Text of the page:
A new prayer booklet was launched recently in time for our Lenten spiritual exercises. It is the “The Way of the Cross for Priests as Prayed by Lay People.” It is an inspiring prayer companion for Lent, written by two seminary professors, Fr. Mylo Vergara, and Fr. Stud Santos.
The title of the booklet itself carries a message for the soul. It is the way of the cross of Jesus. Every station along the way is a reflection of the many phases of our Christian life. Indeed, the way of the cross is the way of life.
When we say that our life is like a prolonged way of the cross, we do not only refer to the sufferings and anguish that life brings us. Life is not all pain and sorrow. In every pain and in every hurt that life offers us, there is also a joy and a consolation coming from the Lord Himself. The cross is a blessing. The way of the cross is the way of life.
It is also the way to life.
The sign of the cross identifies us as Christians in the same way, that the Jews are identified through the star of David and the communists by the sickle and hammer. Some people make the sign of the cross very devoutly. Others do it as if they were waving off flies from their noses. If we cannot make the sign of the cross properly, how can We make the sign of the cross in our hearts? We should rejoice on the cross. Priests cannot bless without making the sign of the cross. Those who are not willing to take up the cross have no right to be blessed. In every blessing is a cross, and in every cross is a blessing.
It is the way of the cross of priests. For indeed, who should live the message of the cross first and foremost but the priests who celebrate the memorial of the dying and rising of the Lord? If the life of the priest is a way of sacrifice, then it truly should be the way of the cross.
The priesthood is a difficult life. It is no joke to live a good priesthood. I am beginning to realize what the older priests have told me way back. People do not seem to grasp the full meaning of this. All they seem to see are the superficial facets of the priest’s life. They see us laughing and smiling, and they conclude that we are happy. They see people listening to us at homilies, and they conclude that we are successful. Our superiors praise us publicly, and they conclude that we are fulfilled.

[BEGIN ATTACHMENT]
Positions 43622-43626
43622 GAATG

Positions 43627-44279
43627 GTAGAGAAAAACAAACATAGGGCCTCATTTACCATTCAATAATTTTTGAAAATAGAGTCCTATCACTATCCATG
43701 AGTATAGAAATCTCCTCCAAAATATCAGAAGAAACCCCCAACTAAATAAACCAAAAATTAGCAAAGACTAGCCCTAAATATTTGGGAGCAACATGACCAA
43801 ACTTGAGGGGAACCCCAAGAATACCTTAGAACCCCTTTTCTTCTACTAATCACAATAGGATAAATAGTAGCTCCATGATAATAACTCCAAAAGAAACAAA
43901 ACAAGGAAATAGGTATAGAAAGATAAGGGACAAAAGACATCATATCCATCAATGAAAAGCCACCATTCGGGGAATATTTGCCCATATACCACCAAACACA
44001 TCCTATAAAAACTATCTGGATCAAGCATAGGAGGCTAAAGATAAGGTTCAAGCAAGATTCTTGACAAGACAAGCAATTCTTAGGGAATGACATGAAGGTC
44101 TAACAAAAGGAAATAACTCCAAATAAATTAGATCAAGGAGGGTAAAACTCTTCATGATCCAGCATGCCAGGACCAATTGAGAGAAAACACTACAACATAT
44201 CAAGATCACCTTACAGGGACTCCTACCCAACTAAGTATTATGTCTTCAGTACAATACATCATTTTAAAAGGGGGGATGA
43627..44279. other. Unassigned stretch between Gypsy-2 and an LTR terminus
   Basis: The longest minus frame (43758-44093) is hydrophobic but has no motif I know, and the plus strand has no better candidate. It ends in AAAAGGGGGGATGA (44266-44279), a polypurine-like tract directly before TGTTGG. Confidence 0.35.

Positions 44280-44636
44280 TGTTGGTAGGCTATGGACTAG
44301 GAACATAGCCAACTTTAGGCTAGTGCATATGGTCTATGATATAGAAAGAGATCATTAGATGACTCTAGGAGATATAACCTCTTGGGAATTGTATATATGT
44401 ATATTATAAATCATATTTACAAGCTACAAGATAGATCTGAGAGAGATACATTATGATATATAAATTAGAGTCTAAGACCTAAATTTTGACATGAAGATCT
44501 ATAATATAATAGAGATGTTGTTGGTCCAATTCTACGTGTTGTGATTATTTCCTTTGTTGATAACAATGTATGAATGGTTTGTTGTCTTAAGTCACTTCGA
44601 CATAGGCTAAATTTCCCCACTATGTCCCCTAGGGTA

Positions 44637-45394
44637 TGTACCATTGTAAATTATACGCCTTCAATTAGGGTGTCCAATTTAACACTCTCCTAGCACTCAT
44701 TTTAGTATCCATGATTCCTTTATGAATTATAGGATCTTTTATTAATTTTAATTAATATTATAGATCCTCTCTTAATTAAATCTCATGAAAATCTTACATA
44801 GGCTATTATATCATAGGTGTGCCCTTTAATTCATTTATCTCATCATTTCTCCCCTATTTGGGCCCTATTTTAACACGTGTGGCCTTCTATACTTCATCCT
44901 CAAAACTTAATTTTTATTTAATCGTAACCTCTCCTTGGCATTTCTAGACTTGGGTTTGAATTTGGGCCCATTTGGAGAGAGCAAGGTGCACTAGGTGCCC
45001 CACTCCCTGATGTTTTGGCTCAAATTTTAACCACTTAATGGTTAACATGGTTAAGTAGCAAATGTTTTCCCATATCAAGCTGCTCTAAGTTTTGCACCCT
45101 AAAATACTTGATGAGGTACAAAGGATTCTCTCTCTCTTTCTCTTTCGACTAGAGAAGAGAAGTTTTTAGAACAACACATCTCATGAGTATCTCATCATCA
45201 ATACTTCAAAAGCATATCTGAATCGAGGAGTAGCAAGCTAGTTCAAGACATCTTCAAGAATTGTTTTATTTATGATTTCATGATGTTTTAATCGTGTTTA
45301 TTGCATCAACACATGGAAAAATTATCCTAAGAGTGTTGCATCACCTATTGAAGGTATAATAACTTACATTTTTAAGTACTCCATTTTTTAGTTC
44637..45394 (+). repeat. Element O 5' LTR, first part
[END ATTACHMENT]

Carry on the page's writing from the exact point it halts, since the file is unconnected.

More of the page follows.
Not seldom in their lives do priests feel that they are like clowns. Priests have to hide from people their tears under a whitened, made-up face because they do not wish to add to their flock’s burden. They have to dance and jump at their beck and call, even if their legs feel broken and bruised. Many think the priest’s life is easy because he is served good food; the people are cooperative and warm; and the children who come to the priests are so lovable.
Sometimes I feel that some people seem to forget that priests are not supermen. After each busy day in the church, the priest goes to his room, alone, fondly remembering the children who can never be his own. He returns to his room, done, with no one to listen to his happy story, with no one to whom to bare his aching soul. It is so difficult. He is called to be our shepherd. Not seldom does he feel more like a lost shepherd than a good one. It is so difficult.
The priest’s life is a way of the cross.
From whom did Jesus get support and consolation? From God and from the people God has chosen to be His tools of hope. At the way of the cross, the “laity” consoled the Lord-Veronica, Simon of Cyrene, the weeping women of Jerusalem, Mary, His Mother, John, and the two Mary’s. The “traditional” religious leaders were not there. The apostles, save one, scampered away and left him.
The prayers of the lay people help the priests carry their crosses. The prayers of faith, the acts of love, the messages of hope, the words of trust these bring purpose to the priest’s way of the cross.
It is the duty of priests to pray for the people and to sacrifice for them. The people have a duty to pray with and for their priests.
Jesus In Others